The Final Four . . . Categories of People That Threaten Your Trade Secrets


Since everyone is focused on filling out brackets to identify the final four, let’s also take a look at ¬†four important categories of people who threaten trade secrets: Employees, customers, vendors, and visitors.

Employees: No group poses a greater threat to trade secrets than employees. Virtually all companies with employees must share some proprietary information with them. And many of these employees will eventually work for a competitor. Thus, an employer can never be too vigilant about protecting itself from accidental—or worse, intentional—disclosure of trade secrets by its employees.

The best way to limit this risk is to have all employees with access to proprietary information sign a noncompete agreement that contains nondisclosure obligations as well. At a minimum, all of these employees should sign a nondisclosure agreement. Also, proprietary information should only be shared with employees who need that information to perform their jobs. And it is critical to educate employees about their trade-secret obligations.

In future posts, I will be talking frequently about how to best deal with employees.

Customers: While customers are obviously the lifeblood of any company, they present hidden risks for disclosure of trade secrets or proprietary information. Take pricing information in an industry where prices are not widely known, for example. (In certain circumstances, pricing information can be a trade secret. At a minimum, pricing information is valuable in a competitor’s hands.) Customers could tell competitors about pricing in an attempt to negotiate a better deal. This problem can be addressed with confidentiality provisions in customer contracts.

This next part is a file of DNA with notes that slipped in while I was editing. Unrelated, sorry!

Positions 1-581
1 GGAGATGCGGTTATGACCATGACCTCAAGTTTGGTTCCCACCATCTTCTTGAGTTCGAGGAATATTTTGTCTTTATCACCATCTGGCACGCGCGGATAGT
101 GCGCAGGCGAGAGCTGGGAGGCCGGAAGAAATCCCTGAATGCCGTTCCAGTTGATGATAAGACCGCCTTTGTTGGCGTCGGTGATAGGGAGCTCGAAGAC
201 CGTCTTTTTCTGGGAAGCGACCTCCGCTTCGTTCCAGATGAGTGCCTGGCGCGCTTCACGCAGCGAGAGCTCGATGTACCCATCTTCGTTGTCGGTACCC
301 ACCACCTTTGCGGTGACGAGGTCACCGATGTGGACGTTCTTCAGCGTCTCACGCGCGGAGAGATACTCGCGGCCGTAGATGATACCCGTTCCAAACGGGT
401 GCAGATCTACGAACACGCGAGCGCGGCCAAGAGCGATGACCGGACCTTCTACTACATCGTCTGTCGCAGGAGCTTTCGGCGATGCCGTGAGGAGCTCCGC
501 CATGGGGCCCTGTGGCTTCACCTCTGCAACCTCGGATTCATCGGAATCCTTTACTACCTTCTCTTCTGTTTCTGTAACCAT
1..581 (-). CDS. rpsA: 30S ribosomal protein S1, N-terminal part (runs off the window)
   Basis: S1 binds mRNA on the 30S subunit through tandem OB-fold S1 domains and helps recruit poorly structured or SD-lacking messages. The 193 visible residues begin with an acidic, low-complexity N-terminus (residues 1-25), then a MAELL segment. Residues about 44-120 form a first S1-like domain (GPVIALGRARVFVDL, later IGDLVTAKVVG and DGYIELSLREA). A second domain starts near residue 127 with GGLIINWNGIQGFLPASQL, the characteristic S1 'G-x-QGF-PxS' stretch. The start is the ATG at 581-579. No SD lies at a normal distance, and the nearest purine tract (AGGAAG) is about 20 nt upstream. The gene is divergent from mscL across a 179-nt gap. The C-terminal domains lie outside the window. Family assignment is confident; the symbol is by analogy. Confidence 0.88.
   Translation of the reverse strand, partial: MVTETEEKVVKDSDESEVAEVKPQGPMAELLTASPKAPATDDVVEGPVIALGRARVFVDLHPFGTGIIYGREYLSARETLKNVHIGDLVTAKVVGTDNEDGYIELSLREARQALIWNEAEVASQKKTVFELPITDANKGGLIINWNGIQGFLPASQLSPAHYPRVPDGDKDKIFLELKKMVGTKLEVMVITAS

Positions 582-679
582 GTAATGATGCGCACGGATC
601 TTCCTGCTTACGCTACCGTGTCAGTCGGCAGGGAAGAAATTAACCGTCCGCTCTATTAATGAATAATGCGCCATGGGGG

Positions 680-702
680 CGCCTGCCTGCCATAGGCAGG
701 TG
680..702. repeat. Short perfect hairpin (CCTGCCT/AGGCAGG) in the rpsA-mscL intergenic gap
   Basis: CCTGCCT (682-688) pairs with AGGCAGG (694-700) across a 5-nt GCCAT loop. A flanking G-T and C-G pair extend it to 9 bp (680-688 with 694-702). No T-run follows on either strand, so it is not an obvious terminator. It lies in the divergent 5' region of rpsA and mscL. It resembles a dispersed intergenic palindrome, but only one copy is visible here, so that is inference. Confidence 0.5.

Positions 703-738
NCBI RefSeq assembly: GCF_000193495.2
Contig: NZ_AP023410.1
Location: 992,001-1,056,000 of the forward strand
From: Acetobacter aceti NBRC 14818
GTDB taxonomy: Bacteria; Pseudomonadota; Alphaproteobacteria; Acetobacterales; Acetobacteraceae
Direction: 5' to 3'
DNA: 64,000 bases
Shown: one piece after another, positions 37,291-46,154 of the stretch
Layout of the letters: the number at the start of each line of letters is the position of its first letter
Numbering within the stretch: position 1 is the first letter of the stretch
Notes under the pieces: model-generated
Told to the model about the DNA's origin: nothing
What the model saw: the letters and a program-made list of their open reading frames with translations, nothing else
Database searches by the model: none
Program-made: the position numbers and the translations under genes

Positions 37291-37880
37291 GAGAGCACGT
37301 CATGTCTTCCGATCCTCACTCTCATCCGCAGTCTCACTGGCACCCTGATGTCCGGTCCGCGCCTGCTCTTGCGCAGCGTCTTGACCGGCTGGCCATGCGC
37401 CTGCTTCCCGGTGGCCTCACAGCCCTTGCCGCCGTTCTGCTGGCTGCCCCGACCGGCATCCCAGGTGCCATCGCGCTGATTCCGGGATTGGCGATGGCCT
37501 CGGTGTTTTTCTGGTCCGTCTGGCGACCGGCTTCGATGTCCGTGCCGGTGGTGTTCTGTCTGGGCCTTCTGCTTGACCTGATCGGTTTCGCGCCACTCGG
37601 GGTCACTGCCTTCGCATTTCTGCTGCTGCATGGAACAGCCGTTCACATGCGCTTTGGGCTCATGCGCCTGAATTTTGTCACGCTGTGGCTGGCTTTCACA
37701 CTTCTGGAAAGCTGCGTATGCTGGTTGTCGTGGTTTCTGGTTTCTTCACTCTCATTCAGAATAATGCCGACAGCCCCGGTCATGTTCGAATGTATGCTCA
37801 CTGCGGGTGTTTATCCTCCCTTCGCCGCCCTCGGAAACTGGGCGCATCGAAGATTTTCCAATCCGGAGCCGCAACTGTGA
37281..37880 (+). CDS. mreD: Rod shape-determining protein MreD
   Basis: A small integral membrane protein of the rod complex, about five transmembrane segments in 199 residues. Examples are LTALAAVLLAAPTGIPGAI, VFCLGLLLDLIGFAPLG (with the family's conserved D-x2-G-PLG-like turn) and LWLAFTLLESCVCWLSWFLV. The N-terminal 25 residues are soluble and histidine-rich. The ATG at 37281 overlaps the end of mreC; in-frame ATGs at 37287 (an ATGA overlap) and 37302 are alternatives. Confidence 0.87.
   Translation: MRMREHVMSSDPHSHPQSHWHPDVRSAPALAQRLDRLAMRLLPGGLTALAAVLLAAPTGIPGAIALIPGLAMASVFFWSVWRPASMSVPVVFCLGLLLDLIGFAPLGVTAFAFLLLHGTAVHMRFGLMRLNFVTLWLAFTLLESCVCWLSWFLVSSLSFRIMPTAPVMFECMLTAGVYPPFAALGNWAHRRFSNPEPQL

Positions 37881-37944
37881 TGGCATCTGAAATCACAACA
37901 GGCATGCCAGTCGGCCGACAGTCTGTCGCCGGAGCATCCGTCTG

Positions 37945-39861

Vendors: Companies often provide their vendors with confidential information. Like with customers, the risk here can be minimized with confidentiality language in vendor contracts.

Visitors: By visitors, I mean not only actual visitors to a company’s physical location, but anyone who can access the company’s information in person or remotely. For example, anyone who can access a company’s website is a visitor. To keep visitors from accessing proprietary information, implement a formal visitation policy, including making all in-person visitors sign in and be accompanied by a staff member at all times. And make sure to work with an IT professional to ensure that online visitors cannot access confidential information.

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